Four hours later, my guard friend, a young British bloke and I are standing alone in the grand plaza. Do you want to climb it?, the guard asks me in a soft voice. I translate for the Brit. Thirteen years ago, two tourists died because they fell, the guide quietly mentions, so you can’t climb it normally. It looms over us, yellow in the light. It’s quiet. My British friend, who I met mere hours ago and roped him into this tour so as not to be alone with a Guatemala guard carrying a semi-automatic rifle, says, why not? And so we climb, stair by stair, careful and deliberate, the front of this ancient pyramid. We sit, survey, and imagine a bustling world, what it would have been. Our perch, above it all, was the exclusive territory of priests and kings. It feels holy, but holy doesn’t mean the same, has a different notion, as it does in the western(Christian) conception of the word. Here we sit, in running shoes and sweat shorts, and breath dense air under a full moon, and then spider our way back down, step by step, slowly. 

Earlier this week, in a used bookstore in La Canada called ‘Around the World’, I found a Central America world factbook written by Life—published in 1964. I splurged the five dollars for it because it fell open in my hands directly to a picture of a towering temple in Tikal: the very one I climbed under the moon and yelled to hear my perfect echo reverberate, clapping, around the grand plaza.

I keep returning to this day, this feeling of being, of logic and balance in time and place, as I re-enter my life in the States. I said in my last blog that life moves you exactly as it’s supposed to; and indeed, how. Two days after I arrived home, I got back on a plane to fly to Detroit, Michigan, as was reunited with my entire extended family.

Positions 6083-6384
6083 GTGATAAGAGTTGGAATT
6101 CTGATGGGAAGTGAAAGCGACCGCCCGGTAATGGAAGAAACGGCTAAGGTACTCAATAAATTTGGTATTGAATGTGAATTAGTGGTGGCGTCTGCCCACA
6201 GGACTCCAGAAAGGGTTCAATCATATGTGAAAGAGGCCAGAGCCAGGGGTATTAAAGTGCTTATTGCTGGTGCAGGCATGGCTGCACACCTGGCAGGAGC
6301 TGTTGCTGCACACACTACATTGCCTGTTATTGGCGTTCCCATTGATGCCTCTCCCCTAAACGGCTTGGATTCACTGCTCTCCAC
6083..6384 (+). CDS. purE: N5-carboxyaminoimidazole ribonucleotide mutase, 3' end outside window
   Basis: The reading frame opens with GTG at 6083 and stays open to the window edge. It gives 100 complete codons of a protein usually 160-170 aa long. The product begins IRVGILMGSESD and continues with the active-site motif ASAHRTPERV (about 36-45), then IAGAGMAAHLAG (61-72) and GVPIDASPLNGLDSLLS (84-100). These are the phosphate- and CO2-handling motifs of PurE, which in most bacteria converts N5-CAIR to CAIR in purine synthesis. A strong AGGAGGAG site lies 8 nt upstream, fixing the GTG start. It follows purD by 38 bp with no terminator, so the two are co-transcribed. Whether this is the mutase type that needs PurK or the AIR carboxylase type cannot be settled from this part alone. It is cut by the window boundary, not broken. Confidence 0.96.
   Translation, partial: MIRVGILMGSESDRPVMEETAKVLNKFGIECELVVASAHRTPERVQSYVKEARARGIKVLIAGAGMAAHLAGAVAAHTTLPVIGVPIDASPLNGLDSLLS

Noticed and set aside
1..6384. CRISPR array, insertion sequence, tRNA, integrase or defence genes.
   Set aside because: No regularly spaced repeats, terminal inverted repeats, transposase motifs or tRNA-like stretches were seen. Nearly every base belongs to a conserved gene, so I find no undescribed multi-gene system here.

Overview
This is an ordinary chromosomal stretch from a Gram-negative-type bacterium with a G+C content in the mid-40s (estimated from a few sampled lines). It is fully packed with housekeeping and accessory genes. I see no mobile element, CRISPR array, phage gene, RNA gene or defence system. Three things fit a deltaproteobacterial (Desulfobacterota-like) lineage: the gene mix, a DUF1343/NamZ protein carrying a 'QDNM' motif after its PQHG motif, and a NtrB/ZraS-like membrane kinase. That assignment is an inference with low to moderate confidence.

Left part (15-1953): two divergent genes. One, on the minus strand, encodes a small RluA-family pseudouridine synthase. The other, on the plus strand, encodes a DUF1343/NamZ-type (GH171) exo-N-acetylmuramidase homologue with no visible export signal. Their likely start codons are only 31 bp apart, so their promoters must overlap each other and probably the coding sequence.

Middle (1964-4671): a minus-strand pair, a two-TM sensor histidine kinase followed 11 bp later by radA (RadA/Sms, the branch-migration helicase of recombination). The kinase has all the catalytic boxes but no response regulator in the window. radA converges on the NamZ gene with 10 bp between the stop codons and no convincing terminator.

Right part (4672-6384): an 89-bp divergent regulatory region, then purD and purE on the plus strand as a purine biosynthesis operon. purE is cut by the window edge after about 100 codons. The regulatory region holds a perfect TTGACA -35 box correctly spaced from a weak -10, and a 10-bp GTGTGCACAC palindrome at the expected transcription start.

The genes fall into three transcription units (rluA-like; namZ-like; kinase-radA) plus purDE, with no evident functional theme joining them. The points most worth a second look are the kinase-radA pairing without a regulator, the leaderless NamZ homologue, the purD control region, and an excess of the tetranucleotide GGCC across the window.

But that balance, the simplicity of 12 hour days, slips away easily here, or hides itself in evening shadows on the side of the Bank of America building, hides in airports and plasma tv screens announcing news and… stuff, for lack of a better word. Sunsets hide in tints of red light and the air turning a little crisp, a little golden, as I try to remember which way is west. I remember loving summer because it gets dark so late, and afternoons stretch until 7 and dusk until 8:30, but my—it’s throwing off my internal clock, set for a year for it to get dark at 6. My dad mocks me every day when I exclaim, ‘It’s still light out!’ around 8 or so, but it’s really quite unnerving and I feel unbalanced.